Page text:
Nanako corrected the first 3x3digit lattice multiplication problem above.
Don started Nanako on graphing linear equations, specifically x+y=8 below, because she is 8 years old. She picked up the plotting points quickly and proceeded to find pairs of numbers with negatives numbers, like 9+-1= 8 and plotted (9,-1) and (10,-2) and (-1,9). Then Don asked her to get the numbers for a point half way between 2 others, and proceeded to get (3 1/2, 4 1/2) and she knew that 3 1/2 + 4 1/2 = 8.
Then Don asked her to change one thing in the equation, like x+y=4; what would the graph look like? She said it would be smaller (whatever she meant, I wasn't sure). She proceeded to graph this equation above. Don told her that the lines will never meet and are parallel. Again Don asked her to change something in the equation. This time she said she would try to get a line that went like this / instead of like \. She said she would move the y-axis to the right, and she proceeded to make the negative numbers on the x-axis go down to the right, and the positive numbers get bigger to the left!!! Don had never seen anyone do this before, he was very excited! Here is her graph using the same equation:
That's exactly what she was trying to do! WOW!! Don asked Nanako how she came to do this, and after thinking about that, she said, "it just popped into my head"!
Don went over the fact that a point like (2,2) marked with the x, was not on the line and the pair of numbers do not make the sentence true, 2+2 = 8 is False. Only the pairs of numbers that make x+y=8 true, will be on that line.
Nanako then glued 1x1x1 cm cubes together to make the 7 Soma pieces. She took the pieces with her to try to make the 3x3x3 cube. We also went over the meaning of the decimal 1.36 as 1 + 3/10 + 6/100.
Session 8, Friday 6-22- 07, 11 am, 1 hour individual session: had lunch, and watched the videotapes
Nanako worked on The Tower Puzzle, counting the minimum number of moves to move the pile from one peg to another (see the rules for this game, click here for sample problems from Ch. 6, #4). Nanako's Mum saw the pattern in the y column- double and add 1, for example, 2*3+1=7, and 2*7+1=15. Nanako saw the pattern in the differences 2, 4, 8, 16...numbers we had in the denominators of the infinite series 1/2 + 1/4 + 1/8 + ... She correctly predicted the # of moves for 5 discs would be 31.
Friday 6-22- 07, 12 Noon:
While we all ate lunch,
Nanako, Mum and Don watched the animated videos of Strega Nona and The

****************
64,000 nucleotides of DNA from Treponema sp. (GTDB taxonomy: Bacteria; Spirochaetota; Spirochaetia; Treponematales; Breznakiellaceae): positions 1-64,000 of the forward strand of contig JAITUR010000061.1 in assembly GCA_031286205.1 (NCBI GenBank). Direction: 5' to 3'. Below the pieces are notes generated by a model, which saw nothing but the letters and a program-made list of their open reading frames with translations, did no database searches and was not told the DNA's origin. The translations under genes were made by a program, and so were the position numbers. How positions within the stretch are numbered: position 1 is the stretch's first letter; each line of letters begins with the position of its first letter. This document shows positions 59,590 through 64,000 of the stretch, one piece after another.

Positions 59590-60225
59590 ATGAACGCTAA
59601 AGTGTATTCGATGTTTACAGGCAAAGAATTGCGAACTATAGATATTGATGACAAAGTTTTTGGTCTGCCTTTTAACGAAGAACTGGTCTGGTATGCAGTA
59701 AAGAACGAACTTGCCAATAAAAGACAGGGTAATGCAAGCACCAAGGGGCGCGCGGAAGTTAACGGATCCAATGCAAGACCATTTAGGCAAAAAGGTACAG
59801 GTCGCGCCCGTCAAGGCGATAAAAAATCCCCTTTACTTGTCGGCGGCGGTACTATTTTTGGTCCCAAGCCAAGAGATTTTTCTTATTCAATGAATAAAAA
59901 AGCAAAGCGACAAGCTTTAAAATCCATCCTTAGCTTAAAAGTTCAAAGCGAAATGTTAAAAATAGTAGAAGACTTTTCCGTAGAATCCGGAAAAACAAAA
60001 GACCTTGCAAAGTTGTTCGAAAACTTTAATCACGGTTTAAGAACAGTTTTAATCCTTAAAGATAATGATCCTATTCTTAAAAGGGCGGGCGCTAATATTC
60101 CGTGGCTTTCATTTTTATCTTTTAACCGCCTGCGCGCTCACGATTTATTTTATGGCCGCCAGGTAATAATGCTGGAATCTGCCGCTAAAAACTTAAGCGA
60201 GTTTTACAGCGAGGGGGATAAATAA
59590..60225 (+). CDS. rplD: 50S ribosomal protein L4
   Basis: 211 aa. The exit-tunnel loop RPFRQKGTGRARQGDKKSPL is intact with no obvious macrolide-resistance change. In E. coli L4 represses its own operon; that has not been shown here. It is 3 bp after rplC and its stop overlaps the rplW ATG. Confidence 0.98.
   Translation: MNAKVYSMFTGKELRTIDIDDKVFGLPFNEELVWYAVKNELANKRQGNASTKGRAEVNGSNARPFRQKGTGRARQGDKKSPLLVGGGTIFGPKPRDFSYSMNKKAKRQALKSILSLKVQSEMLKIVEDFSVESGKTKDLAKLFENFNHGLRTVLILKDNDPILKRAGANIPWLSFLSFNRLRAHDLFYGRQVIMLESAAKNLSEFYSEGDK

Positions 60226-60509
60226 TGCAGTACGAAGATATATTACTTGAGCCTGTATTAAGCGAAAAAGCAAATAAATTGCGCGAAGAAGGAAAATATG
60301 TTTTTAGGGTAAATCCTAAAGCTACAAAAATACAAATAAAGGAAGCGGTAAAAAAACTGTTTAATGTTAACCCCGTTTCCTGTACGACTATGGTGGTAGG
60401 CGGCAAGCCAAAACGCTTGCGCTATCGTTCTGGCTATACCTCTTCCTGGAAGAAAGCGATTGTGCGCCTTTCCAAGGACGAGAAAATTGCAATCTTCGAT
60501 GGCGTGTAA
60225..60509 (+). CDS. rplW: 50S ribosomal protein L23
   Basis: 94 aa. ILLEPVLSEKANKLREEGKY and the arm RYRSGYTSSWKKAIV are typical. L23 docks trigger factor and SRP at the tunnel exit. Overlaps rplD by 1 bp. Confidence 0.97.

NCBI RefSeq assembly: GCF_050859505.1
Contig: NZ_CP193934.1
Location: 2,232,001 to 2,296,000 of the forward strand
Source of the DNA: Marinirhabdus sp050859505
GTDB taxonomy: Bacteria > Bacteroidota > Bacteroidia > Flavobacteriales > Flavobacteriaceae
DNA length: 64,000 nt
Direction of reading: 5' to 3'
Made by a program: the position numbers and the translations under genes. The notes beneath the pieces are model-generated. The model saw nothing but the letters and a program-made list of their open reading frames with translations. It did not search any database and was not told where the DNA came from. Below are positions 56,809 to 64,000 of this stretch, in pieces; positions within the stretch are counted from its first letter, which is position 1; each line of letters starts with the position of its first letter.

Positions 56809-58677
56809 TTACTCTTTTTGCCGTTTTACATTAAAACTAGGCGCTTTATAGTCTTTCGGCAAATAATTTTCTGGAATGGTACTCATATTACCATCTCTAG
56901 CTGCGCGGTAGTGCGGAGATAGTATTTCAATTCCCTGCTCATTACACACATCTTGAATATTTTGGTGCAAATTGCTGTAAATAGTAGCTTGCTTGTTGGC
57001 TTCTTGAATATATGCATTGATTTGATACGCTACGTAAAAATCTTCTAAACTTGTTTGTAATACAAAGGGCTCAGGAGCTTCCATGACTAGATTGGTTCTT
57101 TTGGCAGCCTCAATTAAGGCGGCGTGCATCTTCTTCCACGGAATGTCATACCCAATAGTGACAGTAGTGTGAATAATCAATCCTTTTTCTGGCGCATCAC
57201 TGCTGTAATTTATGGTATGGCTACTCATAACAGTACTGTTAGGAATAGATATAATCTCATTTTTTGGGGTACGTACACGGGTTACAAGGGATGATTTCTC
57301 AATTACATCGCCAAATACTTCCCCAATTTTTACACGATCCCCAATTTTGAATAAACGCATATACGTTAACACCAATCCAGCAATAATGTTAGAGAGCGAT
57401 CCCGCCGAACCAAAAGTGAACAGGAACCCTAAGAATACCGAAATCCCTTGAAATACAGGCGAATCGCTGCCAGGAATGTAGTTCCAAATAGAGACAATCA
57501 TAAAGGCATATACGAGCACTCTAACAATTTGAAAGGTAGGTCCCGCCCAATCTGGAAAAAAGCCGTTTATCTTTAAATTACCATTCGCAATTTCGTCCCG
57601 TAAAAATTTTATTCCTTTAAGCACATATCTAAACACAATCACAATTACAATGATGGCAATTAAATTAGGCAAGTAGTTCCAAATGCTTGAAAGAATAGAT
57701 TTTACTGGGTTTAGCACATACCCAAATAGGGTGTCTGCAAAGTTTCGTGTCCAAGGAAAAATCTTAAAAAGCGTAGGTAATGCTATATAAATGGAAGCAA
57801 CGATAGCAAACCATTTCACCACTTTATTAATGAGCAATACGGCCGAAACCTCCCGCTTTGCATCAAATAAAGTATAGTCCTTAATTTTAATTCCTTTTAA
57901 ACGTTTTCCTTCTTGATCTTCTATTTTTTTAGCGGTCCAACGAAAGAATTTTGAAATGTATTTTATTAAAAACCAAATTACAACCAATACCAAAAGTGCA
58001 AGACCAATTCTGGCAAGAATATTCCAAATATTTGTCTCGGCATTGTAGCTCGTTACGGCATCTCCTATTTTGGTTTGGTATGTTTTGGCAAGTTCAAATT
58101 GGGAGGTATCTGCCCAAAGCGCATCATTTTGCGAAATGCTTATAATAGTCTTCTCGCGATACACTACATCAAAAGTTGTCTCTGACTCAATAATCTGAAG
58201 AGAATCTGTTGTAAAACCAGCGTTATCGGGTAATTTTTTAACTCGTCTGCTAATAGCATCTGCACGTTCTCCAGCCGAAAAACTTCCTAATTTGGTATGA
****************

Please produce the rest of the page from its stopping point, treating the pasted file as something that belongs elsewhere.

Three Robbers and the wonderful
Cuban music in The Buena Vista Social Club, produced by Ry Cooder.
Session 9, Saturday 6-23- 07, 11 am, 1 hour individual session:
We got out the soap, bucket, glycerine (to make the bubbles stay) and they observed the interesting bubbles formed by the wire tetrahedron and wire cube. Then we formed formed the bubbles between two plastic plates with tacks between them. See the page on Math with Bubbles on Don's website.
We continued the graph the partial sums for the infinite series 1/3+1/9+1/27+... but didn't get past 1/3, and 4/9.
Nanako worked on finding 12x13 in her head, by using the 10x10 squares and 1x10 strips (which Nanako was given); she was able to do 13x17 and 14x16 in her head as well!
Nanako made shapes on the geoboard, drew these on a piece of spotty paper, and found how many cans of paint it would take to cover the inside (find the area).
Session 10, Saturday 6-23- 07, 12 Noon.
After looking at many pictures of sites in North America, Nanako decided she and Don would do their own painting. It was Nanako's fine idea to put in the volcano.
Don scanned the painting and framed the copy for the Math Room, then they framed the original for Nanako to take home.
Sunday 6-23- 07, 7:45 am
Marilyn and Don went to pick up Nanako and Mum to take them from the hotel to the airport, but they were able to get a shuttle bus to take them. We said our sad farewells, Don got The Tower Puzzle from Nanako that she had borrowed, and left them.
Thank you Ken for allowing your wife and child to come to Champaign so Nanako could study with Don and David.
Great job Nanako!!
1. Continue the graph of the partial sums for
the infinite series
1/3 + 1/9 + 1/27 +... , where is it going? Ch. 1
2. Sharing c cookies between p people, how many do we each get? Use special scissors (that cut into only 2 equal pieces), to share 1 cookie between 3 people, Ch. 2
3. Solving equations, Ch. 6
4. Using a geoboard and colored rubber bands to find the area within shapes, Ch. 13
5. Use the 10x10 squares and 1x10 strips, if necessary, to do more multiplication in her head, on the salmon colored card. Then try 22x23!
6. Change fractions to decimals.. takes time.
7. Exponents 23 .. and The Tower Puzzle rule
8. A couple of 3-digit by 3-digit multiplication problems
To order Don's materials